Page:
Sunday, October 21, 2007

For Hallowe'en: A Forgotten Horror Star, Part One

During the Hallowe'en season most of us see more horror movies than at other times of the year. So how lucky I was to hear about a forgotten horror movie star who made some noteworthy films, and who worked with stars like Bela Lugosi and Vincent Price!

His name was Laszlo Revik.

A friend, the screenwriter and documentary filmmaker Ted Newsom, wrote me a while back to tell me about the oddball circumstances that led him to find out about Revik.

He even told me that the guy is noted in the (old) Scarecrow Press book The World’s Horror Stars. Sure enough, when I checked my copy, there was an entry on him, right between the entry "QUARRY, ROBERT" and "ROBLES, GERMAN":

"REVIK, LASZLO (1900?-1975) Czech genre specialist; played the evil alchemist “Dr. Ghoul” in 10 of his 13 films, all unseen in US...."

Unseen in the U.S. or not, how could something like this be so far under the radar for so long? Wow.

First, I want to share some of the e-mail messages Ted has sent me. (Some of it IS kinda candid, but I have his permission-- even though he says "Why do I make trouble for myself, Maxie? Aw, go ahead and run whatever you want.") So here's an excerpt from his first letter where he shared discovering this Laszlo Revik:

Speaking of weird experiences—sheesh. How I get lucky and get dragged into these things, I don’t know. If I made this stuff up, nobody’d ever believe it. But anyway, I believe it, because I know the guy in the middle of it.

Did I ever mention my friend "Sam" the wanna-be before? Nice guy, a real go-getter, except he runs around in circles even more than I do. (I’ll call him "Sam Lee" for now, because that’s close enough.) So Sam calls the other day and is REALLY cagey. He’s like a puppy dog sometimes, so transparent. Finally, after several minutes of flattery, he got around to asking, “Since you know everything about all those old horror movies, tell me all about Laszlo Revik.”

Hell, I never said I knew EVERYthing, just way too much for my own good, like most of us. Anyway, this was a new one on me. I’d never heard of Lazslo Revik. Had you?

Well, Sam told me he’d lucked into a deal where he bought the rights to a baker’s dozen old movies, starring this guy Revik. Said the guy worked with Lugosi, Karloff and Price.

Knowing Sam and his flaky history, I asked how he swung the deal. He said, “A European agent just picked my name out of a hat.” "Yeah, right, Sam, just like McDougall in ABBOTT & COSTELLO MEET FRANKENSTEIN." Sam didn’t get the joke.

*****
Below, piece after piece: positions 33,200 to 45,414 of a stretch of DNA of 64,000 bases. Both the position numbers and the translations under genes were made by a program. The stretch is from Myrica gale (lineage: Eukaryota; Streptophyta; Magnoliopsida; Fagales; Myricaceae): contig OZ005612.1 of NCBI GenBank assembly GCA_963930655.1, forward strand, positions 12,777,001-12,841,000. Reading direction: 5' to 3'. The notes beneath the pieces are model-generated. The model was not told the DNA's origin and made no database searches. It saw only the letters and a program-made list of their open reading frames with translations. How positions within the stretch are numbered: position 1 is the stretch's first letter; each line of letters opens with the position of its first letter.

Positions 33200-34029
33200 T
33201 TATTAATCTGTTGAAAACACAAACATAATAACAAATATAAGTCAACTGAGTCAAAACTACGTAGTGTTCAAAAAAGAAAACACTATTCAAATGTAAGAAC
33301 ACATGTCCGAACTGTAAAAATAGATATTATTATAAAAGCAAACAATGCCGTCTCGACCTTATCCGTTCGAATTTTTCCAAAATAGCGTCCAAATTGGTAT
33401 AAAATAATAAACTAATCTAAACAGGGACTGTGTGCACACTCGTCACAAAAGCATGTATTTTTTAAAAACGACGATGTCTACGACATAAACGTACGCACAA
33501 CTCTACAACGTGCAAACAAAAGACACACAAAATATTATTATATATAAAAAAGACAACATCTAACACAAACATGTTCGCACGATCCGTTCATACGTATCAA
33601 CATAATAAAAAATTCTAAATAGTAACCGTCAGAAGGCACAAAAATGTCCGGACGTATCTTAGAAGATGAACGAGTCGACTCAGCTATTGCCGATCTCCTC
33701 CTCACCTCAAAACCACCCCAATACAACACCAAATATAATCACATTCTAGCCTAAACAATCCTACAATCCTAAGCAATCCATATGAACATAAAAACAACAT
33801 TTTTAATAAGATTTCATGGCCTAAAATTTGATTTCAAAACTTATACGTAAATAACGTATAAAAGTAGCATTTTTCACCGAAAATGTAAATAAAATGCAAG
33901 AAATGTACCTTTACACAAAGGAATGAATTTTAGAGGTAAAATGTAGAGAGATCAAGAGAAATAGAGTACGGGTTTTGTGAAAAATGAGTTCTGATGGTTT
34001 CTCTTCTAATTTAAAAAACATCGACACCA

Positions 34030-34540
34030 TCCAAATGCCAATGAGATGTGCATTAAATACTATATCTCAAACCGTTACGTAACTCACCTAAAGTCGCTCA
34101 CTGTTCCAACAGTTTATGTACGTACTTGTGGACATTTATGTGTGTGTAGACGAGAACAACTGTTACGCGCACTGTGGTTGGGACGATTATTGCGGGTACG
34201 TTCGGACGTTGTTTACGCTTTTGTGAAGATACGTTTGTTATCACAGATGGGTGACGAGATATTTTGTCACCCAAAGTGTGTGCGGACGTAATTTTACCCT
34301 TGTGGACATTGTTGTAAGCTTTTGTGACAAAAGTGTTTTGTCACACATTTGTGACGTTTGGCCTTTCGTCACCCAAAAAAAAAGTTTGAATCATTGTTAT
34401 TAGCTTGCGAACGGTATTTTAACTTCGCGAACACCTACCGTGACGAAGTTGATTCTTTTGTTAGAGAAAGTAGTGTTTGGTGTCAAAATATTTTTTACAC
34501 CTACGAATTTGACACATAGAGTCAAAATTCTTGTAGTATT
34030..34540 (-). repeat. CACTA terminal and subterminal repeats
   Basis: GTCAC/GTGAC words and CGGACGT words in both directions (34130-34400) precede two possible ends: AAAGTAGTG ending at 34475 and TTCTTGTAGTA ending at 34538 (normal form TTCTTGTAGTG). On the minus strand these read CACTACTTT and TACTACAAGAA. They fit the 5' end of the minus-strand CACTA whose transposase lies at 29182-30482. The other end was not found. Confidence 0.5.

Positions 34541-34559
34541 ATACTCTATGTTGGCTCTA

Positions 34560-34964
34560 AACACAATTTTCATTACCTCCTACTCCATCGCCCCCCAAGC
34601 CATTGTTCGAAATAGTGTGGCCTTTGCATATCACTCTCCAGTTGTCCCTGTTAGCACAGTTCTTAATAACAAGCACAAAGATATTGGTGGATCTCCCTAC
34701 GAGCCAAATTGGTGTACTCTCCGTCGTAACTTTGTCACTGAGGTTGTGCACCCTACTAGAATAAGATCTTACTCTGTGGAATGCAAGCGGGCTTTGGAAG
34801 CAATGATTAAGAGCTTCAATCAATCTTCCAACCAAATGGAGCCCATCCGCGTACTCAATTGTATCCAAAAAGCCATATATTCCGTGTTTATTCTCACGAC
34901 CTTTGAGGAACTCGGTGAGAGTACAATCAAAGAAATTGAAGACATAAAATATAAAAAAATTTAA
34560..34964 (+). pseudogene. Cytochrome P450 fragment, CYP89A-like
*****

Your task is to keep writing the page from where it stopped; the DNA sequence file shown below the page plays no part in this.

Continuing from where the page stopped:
Sam said, “Oh, there’s money in this one! I’ve got a producer interested and we’re going to do a big video deal.” (I would’ve done it for him, but I’m past the point that I’m going to work for free.) So he’s had our mutual friend Jeff Richards working on researching this Laszlo Revik guy. You know Jeff, and you know the obscure stuff Jeff can find. So far he’s only come up with one reference, in an OOP encyclopedia of horror actors. I’ve sent the page along for you, in case you can come up with any other ideas or leads.

Here is a link to Ted's scan (at Imageshack) of the page from The World’s Horror Stars:

Ted went on:

Jeff and I talked about it—he’s young, but he’s movie hip. He pointed out there is still a lot of esoterica none of us knew, or even suspected, which is true enough. Like the fact that Boris Karloff was supposed to play the Frankenstein Monster in SECRET LIFE OF WALTER MITTY in 1946. I mean, who would’ve known, 55 years after the fact? But a photograph of Karloff in the make-up shows up, someone else finds a letter of authorization from Universal to Samuel Goldwyn Studios, and voila, a new little piece of movie history. But that’s a little tidbit. We’re talking here about a guy who made more than a dozen movies from the mid-1940s all the way up to the 1970s exploitation era, and nobody’s ever heard of him.

And then Jeff says—damn him for being clear-headed—who ever heard of Coffin Joe before about fifteen years ago? Outside of Mexico, how many people know who German Robles is? (Except my pal Max, of course, you lucky devil. Wish I could’ve met him.) Outside the tight little horror-buff community, who could describe what Tod Slaughter looks like? Okay, so maybe this Czech monster-man was overlooked.

Even so, according to this one reference, Revik made films over here, not just in Europe—and with major people (well, major to us, anyway). And still there’s no record of the movies, very few mentions of them or reviews in the trades or anything like that. I couldn’t find any reference to him on the ‘net.

Looking around on the internet for several days, I did find a poster of one of Revik's last films, FRIGHTMARE FREAKOUT-- but there was no mention of Revik! And now the site is gone!:

But the story gets even weirder. More on that in Part Two.

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